|Lambeau at Notre Dame in 1918.|
|Date of birth||April 9, 1898|
|Place of birth||Green Bay, Wisconsin, U.S.|
|Date of death||June 1, 1965(aged 67)|
|Place of death||Sturgeon Bay, Wisconsin|
|High school||Green Bay East High School|
|Honors||NFL 1920s All-Decade Team
Green Bay Packers HOF
Pro Football HOF
Wisconsin Athletic HOF
|Records||Green Bay Packers
Career Wins (209)
|Head coaching record|
|Career record||229-134-22 (.623)|
|Championships won||1929, 1930, 1931,
1936, 1939, 1944
|Coaching stats||Pro Football Reference|
|Team(s) as a player|
|1919-1929||Green Bay Packers|
|Team(s) as a coach/administrator|
|Green Bay Packers
|Pro Football Hall of Fame, 1963|
Earl Louis "Curly" Lambeau (April 9, 1898 – June 1, 1965) was founder, player, and first coach of the Green Bay Packers professional football team. He shares the distinction with rival George Halas of the Chicago Bears of coaching his team to the most NFL championships, with six. He played college football for one season at the University of Notre Dame under the legendary coach Knute Rockne. He returned to Green Bay after an illness ended his college career, he worked at the Indian Packing Company. In 1919, the packing company put up $500 for uniforms and were awarded a franchise, and the Packers were born. They were called the Indian Packers in 1919, then the naming rights were sold to the Acme Packing Company. Finally, they were called The Green Bay Packers and they joined the NFL in 1921.
East High School and Notre Dame
Born and raised in Green Bay, Wisconsin, Lambeau was a standout multi-sport athlete at East High School, and captain of its football team as a senior in 1917. Lambeau then enrolled at the University of Notre Dame in 1918 and played for legendary coach Knute Rockne, making the Irish's varsity squad as a freshman, but a severe case of tonsillitis forced him to return home before his sophomore year.
Founding the Packers
Lambeau and George Whitney Calhoun formed the Green Bay Packers on August 11, 1919, while Lambeau was working as a shipping clerk at the Indian Packing Company. The team's name reportedly was offered to Curly by his girlfriend Agnes Aylward after a pickup game; Curly had not wanted to call the team "The Green Bay Indians" to respect Indian Packing's purchase of uniforms for the team; so Agnes simply blurted, "Well, for heaven's sake, Curly, why don't you just call them The Green Bay Packers!" The Packers initially played teams from Wisconsin and Michigan's Upper Peninsula. However, the success of the team in 1919-20 quickly led to its joining of the American Professional Football Association, with the league changing its name to the National Football League in 1922.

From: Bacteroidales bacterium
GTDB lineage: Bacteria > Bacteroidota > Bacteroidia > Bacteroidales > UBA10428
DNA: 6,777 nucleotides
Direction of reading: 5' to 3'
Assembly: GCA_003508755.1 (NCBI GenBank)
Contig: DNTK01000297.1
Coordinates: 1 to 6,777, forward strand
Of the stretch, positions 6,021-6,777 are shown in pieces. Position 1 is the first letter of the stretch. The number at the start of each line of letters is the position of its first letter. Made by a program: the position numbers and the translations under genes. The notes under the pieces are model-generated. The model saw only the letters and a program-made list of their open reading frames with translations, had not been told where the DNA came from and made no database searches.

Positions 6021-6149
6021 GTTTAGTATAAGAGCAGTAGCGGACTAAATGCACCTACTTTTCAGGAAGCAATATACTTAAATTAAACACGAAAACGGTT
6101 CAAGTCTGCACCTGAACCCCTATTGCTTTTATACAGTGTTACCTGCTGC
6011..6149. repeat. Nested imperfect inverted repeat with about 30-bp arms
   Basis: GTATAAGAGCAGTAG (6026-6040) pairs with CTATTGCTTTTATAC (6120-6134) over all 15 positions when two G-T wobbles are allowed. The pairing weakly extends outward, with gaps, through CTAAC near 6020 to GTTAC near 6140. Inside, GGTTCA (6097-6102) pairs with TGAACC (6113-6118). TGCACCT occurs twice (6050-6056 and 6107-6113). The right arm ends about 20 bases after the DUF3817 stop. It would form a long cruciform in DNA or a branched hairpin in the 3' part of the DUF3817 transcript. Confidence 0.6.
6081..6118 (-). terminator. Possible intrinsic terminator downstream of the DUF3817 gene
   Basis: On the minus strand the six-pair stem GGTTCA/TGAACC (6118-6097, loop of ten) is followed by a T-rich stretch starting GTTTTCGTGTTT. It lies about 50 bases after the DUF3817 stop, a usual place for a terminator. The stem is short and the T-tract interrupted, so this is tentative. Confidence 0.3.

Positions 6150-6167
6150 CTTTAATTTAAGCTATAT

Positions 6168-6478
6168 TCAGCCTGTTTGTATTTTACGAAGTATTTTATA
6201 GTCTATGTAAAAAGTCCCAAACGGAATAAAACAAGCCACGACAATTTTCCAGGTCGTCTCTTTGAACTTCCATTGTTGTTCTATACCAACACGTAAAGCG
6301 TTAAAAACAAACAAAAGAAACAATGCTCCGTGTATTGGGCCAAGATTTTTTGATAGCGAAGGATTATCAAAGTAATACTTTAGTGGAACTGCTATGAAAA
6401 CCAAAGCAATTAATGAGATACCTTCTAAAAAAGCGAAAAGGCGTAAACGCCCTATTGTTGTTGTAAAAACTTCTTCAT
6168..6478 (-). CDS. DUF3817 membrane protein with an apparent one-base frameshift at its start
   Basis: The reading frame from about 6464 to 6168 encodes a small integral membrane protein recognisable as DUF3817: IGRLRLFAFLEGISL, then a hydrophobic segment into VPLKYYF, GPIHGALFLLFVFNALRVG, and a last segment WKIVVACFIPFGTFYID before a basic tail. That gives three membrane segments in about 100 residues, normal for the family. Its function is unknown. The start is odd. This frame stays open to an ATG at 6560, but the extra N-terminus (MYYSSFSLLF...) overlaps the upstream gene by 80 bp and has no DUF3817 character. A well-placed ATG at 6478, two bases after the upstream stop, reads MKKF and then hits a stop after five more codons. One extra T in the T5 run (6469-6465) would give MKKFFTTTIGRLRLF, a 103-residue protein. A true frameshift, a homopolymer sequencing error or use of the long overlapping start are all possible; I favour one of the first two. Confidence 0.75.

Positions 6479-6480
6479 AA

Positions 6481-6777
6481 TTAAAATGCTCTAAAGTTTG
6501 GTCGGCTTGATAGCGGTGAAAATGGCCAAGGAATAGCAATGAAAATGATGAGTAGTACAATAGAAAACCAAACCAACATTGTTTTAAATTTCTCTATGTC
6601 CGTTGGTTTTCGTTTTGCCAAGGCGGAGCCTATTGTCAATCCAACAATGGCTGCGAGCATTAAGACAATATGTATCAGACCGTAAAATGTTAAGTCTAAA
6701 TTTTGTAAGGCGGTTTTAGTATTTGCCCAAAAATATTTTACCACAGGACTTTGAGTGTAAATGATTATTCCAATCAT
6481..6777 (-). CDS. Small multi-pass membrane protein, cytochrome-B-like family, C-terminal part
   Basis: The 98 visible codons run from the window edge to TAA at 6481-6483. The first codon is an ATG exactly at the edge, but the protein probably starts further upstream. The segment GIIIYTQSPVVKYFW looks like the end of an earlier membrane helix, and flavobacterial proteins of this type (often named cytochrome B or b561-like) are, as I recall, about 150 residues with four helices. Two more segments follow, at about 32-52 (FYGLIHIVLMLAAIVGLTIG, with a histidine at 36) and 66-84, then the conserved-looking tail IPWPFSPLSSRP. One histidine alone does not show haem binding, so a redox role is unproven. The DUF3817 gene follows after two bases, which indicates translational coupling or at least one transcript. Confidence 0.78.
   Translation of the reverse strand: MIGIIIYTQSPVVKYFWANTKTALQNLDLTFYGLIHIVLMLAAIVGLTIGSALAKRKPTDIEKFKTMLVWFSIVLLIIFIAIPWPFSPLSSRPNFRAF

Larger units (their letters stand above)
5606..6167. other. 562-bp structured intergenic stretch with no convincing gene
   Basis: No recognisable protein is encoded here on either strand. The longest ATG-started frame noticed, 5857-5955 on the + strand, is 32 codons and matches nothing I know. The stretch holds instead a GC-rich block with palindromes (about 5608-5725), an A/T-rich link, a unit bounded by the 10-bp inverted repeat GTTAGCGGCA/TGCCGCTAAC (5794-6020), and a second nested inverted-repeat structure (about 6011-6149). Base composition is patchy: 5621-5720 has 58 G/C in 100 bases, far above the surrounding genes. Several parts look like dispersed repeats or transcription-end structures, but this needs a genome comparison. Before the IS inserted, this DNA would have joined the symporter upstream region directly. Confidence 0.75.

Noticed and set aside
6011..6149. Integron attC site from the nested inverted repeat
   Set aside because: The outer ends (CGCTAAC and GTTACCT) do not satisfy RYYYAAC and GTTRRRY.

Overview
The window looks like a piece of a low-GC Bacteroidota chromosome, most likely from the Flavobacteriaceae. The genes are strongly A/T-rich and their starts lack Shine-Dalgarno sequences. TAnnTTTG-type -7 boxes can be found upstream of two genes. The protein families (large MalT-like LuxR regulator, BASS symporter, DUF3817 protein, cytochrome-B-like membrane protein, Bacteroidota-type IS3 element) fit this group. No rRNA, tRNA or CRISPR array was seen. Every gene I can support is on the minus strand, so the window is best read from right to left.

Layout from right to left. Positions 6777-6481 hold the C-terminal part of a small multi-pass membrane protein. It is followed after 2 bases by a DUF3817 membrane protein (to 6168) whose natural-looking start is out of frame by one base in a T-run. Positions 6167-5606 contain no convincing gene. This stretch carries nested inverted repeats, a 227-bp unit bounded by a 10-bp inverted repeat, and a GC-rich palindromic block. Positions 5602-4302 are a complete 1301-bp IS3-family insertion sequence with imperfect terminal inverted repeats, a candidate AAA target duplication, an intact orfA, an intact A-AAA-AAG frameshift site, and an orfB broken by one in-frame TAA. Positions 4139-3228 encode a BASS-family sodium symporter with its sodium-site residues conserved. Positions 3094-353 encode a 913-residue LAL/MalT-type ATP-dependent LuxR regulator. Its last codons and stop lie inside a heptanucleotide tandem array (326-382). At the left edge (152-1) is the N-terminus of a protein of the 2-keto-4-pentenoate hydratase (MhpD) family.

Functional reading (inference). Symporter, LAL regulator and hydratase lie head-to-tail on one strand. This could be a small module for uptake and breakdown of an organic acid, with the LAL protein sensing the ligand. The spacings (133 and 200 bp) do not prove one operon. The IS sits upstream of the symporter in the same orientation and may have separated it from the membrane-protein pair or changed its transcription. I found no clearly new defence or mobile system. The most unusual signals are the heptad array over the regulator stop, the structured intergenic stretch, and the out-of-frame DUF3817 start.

In his playing career, Lambeau threw 24 touchdown passes, rushed for eight touchdowns, and caught three touchdowns in 77 games. Lambeau was the first Packer to throw a pass, throw a touchdown pass, and make a field goal in Green Bay Packer franchise history.
Green Bay Packers
Lambeau coached the Packers as an NFL team from 1921 to 1949. For the better part of that time, Lambeau had almost complete control over the team's day-to-day operations. As head coach, he led the Packers to six NFL championships (1929, 1930, 1931, 1936, 1939, 1944). As Packers' head coach, Lambeau compiled a regular-season record of 209–104–21 (.657) with a playoff record of 3–2, 212–106–21 (.656) overall. These official records do not include the Packers' 19–2–1 record under Lambeau in 1919 and 1920, prior to joining the NFL. Ties did not count in the standings in those days. He is still far and away the winningest coach in Packers history; his 209 wins are more than double those of runner-up Vince Lombardi, who coached for only nine seasons with the Packers and never had a losing season. His 104 losses will likely never be matched as well.
The Packers' most successful era came in the 1930s, thanks to the addition of receiver Don Hutson, who was arguably the best receiver of the time. Lambeau and Hutson pioneered the passing game, which allowed the Packers to dominate their competitors throughout the 1930s.
In 1946, Lambeau purchased Rockwood Lodge, a former Norbertine retreat, creating the first self-contained training facility in professional football. The purchase was controversial among the Packers' board of directors, many of whom balked at the $32,000 purchase price and $8,000 spent on renovations. Indeed, two of the directors nearly resigned. Lambeau's players grew to hate the facility as well, partly because they were severely battered by the brick-hard limestone under the fields.
In addition, the Packers had begun noticeably slipping on the field after Hutson's retirement in 1945. Still, the Packers remained competitive until 1948, when they suffered their first losing season since 1933, and only the second losing season in franchise history. The bottom fell out in 1949, when the Packers won only two games—at the time, their worst season ever.